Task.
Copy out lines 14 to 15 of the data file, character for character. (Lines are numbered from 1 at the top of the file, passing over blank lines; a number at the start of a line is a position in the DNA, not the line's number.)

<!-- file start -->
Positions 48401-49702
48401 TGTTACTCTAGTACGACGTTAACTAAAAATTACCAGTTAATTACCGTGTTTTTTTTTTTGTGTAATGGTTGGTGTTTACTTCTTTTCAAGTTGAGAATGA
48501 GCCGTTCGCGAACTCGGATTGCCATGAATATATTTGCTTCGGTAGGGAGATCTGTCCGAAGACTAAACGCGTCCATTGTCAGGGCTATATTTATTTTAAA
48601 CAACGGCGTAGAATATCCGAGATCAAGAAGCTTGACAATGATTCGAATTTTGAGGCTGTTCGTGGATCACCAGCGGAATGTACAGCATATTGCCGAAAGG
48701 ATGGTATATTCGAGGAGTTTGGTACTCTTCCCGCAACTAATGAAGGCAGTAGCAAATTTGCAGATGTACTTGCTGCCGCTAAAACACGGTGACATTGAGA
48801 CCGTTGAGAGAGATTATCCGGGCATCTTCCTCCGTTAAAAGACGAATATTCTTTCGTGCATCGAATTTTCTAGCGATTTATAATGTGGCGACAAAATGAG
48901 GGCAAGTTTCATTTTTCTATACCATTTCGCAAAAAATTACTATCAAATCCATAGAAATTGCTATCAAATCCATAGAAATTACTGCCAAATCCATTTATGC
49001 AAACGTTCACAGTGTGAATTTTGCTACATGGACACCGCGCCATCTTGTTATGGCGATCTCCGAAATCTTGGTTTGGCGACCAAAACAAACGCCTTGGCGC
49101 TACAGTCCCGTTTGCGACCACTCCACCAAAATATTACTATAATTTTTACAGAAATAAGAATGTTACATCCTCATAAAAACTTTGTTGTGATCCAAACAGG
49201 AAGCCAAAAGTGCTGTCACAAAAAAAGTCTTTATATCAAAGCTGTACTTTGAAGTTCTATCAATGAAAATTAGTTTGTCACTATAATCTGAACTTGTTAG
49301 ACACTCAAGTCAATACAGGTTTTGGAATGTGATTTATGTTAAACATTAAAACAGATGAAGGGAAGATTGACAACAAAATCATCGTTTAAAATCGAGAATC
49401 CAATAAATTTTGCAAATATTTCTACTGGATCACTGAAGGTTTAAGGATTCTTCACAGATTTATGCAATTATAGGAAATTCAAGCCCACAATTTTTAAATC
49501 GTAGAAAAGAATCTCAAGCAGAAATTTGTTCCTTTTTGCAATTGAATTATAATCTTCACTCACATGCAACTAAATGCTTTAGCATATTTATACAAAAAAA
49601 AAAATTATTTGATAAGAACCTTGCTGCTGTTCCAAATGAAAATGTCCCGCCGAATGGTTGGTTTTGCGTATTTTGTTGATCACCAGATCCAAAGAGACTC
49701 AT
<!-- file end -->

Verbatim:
49601 AAAATTATTTGATAAGAACCTTGCTGCTGTTCCAAATGAAAATGTCCCGCCGAATGGTTGGTTTTGCGTATTTTGTTGATCACCAGATCCAAAGAGACTC
49701 AT